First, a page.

• remind me tomorrow
  • remind me next week
  • never remind me
Subscribe to the ANN Newsletter • Wake up every Sunday to a curated list of ANN's most interesting posts of the week. read more

Stirring Up Mysteries with Master Detective Archives: RAIN CODE Creator Kazutaka Kodaka

by Lynzee Loveridge,

ANN's coverage of Anime Expo 2023 sponsored by Yen Press!

Kazutaka Kodaka at Anime Expo 2023

Game creator Kazutaka Kodaka is well known for his specific brand of "strange," from the conniving murder-teddy of Danganronpa to the wild criminals of Akudama Drive. His latest title is Master Detective Archives: RAIN CODE, a dystopic mystery game set inside a city of ceaseless rain, corporate maneuvering, and murder. RAIN CODE topped Japan video game sales charts during its debut release, edging ahead of Final Fantasy XVI. Building off its success, we asked Kodaka about writing Shinigami, how he names his characters, and if he plans to create more games in the series.

Anime News Network: Several mysteries in RAIN CODE have more than one culprit. Is it more difficult to plan a mystery when more than one person is responsible for the crime? 

Kazutaka KODAKA: When creating mysteries first, I would first decide briefly about the timespan of a case and stuff like that. And from there, when I find that there is not enough time for just one culprit, I increase the perpetrators and accentuate it with some twists. That's how I create my cases. I don't really think it's very different from my usual way of going about it. culprits. In that sense, that was not very difficult. I did the same thing for Danganronpa.


Do you have a favorite locked room mystery from fiction? And if so, which one? 

KODAKA: In Japan, there are many mystery books and media that have strange murder cases, like what happens in Danganronpa and RAIN CODE, then, the case will be solved. I really like to read those—especially Sherlock Holmes and Detective Conan. I love Detective Conan.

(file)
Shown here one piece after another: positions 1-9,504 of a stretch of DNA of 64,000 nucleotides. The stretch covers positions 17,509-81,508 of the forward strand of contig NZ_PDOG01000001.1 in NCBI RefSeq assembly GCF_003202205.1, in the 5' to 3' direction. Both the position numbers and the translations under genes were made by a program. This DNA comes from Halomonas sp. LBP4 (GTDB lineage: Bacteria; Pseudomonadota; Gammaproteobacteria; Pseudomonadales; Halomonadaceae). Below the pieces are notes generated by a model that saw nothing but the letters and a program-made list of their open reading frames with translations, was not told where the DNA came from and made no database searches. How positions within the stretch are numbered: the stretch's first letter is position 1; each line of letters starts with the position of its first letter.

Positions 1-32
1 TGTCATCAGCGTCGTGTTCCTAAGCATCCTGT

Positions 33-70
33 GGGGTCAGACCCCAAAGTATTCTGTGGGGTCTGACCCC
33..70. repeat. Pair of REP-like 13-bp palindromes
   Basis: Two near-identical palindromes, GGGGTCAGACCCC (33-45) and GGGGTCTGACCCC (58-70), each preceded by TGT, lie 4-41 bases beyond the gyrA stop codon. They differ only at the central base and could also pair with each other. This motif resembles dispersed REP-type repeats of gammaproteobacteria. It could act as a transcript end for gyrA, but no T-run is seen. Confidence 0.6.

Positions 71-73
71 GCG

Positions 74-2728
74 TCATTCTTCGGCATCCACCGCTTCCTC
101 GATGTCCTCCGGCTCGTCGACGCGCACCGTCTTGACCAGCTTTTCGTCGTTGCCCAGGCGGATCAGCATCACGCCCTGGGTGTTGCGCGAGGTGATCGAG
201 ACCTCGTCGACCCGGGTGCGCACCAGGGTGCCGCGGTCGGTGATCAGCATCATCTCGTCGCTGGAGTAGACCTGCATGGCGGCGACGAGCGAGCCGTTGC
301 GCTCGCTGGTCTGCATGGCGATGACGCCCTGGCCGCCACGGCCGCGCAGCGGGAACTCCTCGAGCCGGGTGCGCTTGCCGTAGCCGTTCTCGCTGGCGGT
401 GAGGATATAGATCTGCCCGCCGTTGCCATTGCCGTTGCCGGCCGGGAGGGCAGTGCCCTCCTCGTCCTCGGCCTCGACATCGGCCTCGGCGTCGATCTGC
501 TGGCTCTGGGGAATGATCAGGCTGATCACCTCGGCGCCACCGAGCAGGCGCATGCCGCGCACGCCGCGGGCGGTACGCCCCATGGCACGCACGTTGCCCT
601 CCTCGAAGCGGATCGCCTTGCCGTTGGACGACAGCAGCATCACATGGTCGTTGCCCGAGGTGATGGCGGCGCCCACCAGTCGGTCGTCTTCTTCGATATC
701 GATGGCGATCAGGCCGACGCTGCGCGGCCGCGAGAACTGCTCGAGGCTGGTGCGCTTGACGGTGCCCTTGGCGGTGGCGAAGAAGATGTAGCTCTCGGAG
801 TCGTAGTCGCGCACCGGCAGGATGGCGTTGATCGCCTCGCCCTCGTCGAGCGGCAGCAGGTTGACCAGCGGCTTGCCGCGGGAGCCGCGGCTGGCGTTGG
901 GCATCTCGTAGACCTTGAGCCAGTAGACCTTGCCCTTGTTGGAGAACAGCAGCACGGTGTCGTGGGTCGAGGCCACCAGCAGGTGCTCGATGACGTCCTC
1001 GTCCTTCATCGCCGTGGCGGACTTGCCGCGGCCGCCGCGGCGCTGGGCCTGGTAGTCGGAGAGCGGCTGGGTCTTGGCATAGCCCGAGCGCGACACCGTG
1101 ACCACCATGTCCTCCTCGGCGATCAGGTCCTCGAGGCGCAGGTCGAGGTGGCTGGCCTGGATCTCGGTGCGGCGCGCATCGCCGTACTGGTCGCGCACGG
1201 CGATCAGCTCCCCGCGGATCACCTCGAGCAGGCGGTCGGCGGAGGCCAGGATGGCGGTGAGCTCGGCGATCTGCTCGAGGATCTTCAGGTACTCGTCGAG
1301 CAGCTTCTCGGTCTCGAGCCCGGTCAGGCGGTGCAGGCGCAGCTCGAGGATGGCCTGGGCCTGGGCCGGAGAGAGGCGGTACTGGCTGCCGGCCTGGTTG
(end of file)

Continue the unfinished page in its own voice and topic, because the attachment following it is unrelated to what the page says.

What was your approach to writing Shinigami? She's physically very attractive, but then her personality is somewhat contentious. 

KODAKA: Many users might be annoyed since she sometimes teases and toys with Yuma, but I made sure to balance that with her cute appearance, facial expressions, and voice. I tried to depict her as not too sweet and not too cool.

What three elements does a story need to have to be "Kodaka" work? What would you consider your signature? 

KODAKA: First, the story has a lot of details and elements. The second thing is it has my two powerful partners, character designer Rui Komatsuzaki and composer Masafumi Takada. The third is it the story has many attractive characters.


Speaking of the characters, a lot of the RAIN CODE characters have very interesting names. The main character is Yuma Kokohead, and there's Yomi Hellsmile. But then there's also Makoto Kagutsuchi, who has a unique design but a normal-sounding name. I was just curious how you develop names for the characters. 

KODAKA: When I created Kanai Ward, I first thought of creating their original language. But if we did that, it might become too fantastical. So instead, I added many different languages, such as Russian, Hindi, Japanese-like, and English-like, or some multi-nationalistic elements, by showing the signboards around the town. Then, it naturally made me feel like giving them names with multinational impressions. I assigned the names to make the characters fit the names. At the same time, rather than the typical names, I chose some completely unusual names, such as Hellsmile, and Nightmare, which you may have heard before but may not as names given to anybody. I picked names that are unique but should be easy to remember.